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    spender 01/31/2010 3:02pm

    The Federalists worried that the Articles of Confederation was too weak, that the US would be torn apart through civil war (Shays’ Rebellion was often cited), and that individual states lacked the power or respect to keep the US safe from attack or foreign influence. They also worried about the lack of central authority over the states. In the Federalist #21 Hamilton wrote, “The United States, as now composed, have no powers to exact obedience, or punish disobedience to their resolutions…”

    The Constitution changed this with a powerful central government. Anti-Federalists feared the powers of the new government, so the Bill of Rights was drafted as a compromise. The fact that the Bill of Rights was seen as necessary should be plenty of evidence for how powerful the founders intended the federal government to be. At the time they saw the Constitution as being so strong that, unless it was restricted from abolishing even basic rights and due process, it had the power to do so.

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    nmeagent 01/31/2010 4:30pm

    I would say they wanted a more powerful central government, not an all powerful central government. Both camps were still leery of a powerful central government such as the British crown, from which they had spent quite a lot of time and lives separating. Even without the Bill of Rights, the Constitution already contained significant limitations on the power of the federal government. If they had unchecked central power in mind, why did they construct three coequal branches of government with specific enumerated powers? Why did they allow states to continue to appoint their senators? Why require the states to agree to amendments instead of just allowing Congress to pass them as any other bill? Hell, why not establish a monarchy and be done with it?

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    nmeagent 01/31/2010 4:31pm

    Both the Federalists and the Anti-Federalists wanted a limited government, it was just a question of degree. The Anti-Federalists were a little less naive, however, and so we some of the amendments they proposed as part of the Bill of Rights. Apparently even that wasn’t enough

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    spender 02/04/2010 4:36pm

    I would say that the primary limits on government the Constitution’s authors were concerned with involved preventing any individual or group from taking over the government. (Also, the states wanted to maintain some autonomy and keep themselves from being railroaded by other states.) You’re also right that they were looking at the English monarchy as the model for what not to do in government. That’s what is meant by “limited government.”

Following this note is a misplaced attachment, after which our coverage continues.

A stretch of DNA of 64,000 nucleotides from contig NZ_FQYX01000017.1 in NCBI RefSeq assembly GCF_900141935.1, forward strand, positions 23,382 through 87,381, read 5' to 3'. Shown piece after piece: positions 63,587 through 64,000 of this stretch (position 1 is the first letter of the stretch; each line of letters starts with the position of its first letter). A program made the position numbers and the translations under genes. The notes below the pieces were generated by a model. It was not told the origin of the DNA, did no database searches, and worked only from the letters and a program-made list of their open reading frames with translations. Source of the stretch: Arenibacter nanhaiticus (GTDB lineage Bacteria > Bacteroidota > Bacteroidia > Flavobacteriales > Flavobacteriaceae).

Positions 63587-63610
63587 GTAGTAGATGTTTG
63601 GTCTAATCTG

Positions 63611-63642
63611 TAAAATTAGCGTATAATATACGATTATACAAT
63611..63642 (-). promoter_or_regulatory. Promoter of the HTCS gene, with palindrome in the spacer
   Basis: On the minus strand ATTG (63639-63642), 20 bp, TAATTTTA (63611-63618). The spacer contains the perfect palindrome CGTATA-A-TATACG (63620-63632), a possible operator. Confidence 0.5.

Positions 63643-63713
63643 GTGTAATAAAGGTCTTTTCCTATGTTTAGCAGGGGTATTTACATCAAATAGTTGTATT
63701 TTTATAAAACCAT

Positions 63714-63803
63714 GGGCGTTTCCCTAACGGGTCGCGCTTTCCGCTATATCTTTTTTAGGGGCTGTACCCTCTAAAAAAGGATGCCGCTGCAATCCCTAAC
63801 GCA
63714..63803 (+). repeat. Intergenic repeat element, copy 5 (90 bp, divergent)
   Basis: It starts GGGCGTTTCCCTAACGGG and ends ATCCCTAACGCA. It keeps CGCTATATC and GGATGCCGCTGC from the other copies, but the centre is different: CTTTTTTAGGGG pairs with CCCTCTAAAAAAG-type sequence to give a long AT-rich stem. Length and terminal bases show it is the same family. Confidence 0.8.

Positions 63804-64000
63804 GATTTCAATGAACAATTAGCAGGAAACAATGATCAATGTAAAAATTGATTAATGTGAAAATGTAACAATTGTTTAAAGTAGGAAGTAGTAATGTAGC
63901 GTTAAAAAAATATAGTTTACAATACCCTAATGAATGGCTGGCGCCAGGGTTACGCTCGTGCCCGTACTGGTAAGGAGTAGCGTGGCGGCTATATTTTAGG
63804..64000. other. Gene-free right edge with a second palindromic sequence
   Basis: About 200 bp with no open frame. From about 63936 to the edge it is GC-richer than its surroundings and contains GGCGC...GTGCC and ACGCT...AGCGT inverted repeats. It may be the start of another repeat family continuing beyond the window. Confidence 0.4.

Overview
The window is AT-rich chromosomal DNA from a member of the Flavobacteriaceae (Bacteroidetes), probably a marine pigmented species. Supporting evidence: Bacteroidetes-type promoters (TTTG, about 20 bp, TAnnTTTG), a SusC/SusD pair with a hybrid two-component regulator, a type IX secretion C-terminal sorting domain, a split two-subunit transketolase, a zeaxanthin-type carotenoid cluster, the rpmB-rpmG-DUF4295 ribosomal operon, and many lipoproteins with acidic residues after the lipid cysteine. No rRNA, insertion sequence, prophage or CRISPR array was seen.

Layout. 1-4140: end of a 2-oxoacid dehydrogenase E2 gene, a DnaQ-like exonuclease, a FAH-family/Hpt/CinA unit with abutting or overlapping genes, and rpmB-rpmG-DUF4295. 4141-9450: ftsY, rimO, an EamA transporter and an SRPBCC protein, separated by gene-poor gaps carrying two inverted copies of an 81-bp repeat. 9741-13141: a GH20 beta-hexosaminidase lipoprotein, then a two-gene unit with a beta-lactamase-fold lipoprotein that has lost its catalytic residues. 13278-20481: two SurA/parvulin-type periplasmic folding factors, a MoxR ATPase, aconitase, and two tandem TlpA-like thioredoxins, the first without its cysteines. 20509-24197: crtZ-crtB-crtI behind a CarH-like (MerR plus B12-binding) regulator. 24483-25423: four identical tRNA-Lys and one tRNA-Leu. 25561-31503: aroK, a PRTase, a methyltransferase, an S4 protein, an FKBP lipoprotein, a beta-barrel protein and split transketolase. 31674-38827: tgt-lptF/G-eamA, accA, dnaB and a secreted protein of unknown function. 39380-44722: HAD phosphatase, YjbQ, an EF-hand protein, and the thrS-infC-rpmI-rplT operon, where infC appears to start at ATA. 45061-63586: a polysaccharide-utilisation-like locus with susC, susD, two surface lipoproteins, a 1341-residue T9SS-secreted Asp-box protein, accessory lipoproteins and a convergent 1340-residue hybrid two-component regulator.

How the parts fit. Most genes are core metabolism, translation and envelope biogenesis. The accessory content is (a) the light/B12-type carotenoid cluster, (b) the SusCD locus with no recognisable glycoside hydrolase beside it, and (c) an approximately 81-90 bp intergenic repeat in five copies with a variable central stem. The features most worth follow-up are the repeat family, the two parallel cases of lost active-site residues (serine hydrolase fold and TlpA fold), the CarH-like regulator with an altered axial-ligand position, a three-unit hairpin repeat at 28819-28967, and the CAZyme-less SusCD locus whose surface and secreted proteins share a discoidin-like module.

Remember that from the start, the Constitution’s authors knew that they would be the ones running the government. They wanted to ensure that whichever branch they ended up in, they would have power with regard to the other 2, and that a future rival wouldn’t one day become emperor and start cutting off heads.

    Our “limited government” is designed to protect republican institutions and balance power between the branches to stave of dictatorship. The idea that it means government can’t regulate the public or business is nonsense.

  • snarlbuckle 01/26/2010 3:38am

    I personally find this bill unfair. Unless I have read it incorrectly, it seems to favor those that are in office and not the competition. It is currently hard enough for a new candidate to replace an entrenched congressmen, let alone when congress spends government money without having to campaign as much. This bill tips an already skewed scale in my opinion, and I am not in favor.

  • missliberty 01/29/2010 8:14am

    I have to wonder what the founding fathers would think about the lobbyists in Washington. Did you know that the only reason that Congressmen were ever paid a salary was so that poor people could serve if elected? The positions occupied by the Senators and Represenatives were supposed to be positions of honor and were to be undertaken as a service to our country. Why should these people receive any more money that those people that risk their lives everyday in the Armed Forces?
    I don’t know about you, but I am fed up. I believe that campaign contributions should only come from individuals and be limited to $5000. end of story. The Senators, Representatives and Justices should be reminded that they are on OUR PAYROLL! I like Obama’s idea to publish information about who is meeting with who in Washington. If you own your own business don’t you keep tabs on your employees?

  • Comm_reply
    nmeagent 01/29/2010 1:22pm
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    + -2

    All campaign contributions already come from individuals, though indirectly in many cases. Corporations and other organizations are all owned or controlled by individuals, they don’t have minds of their own.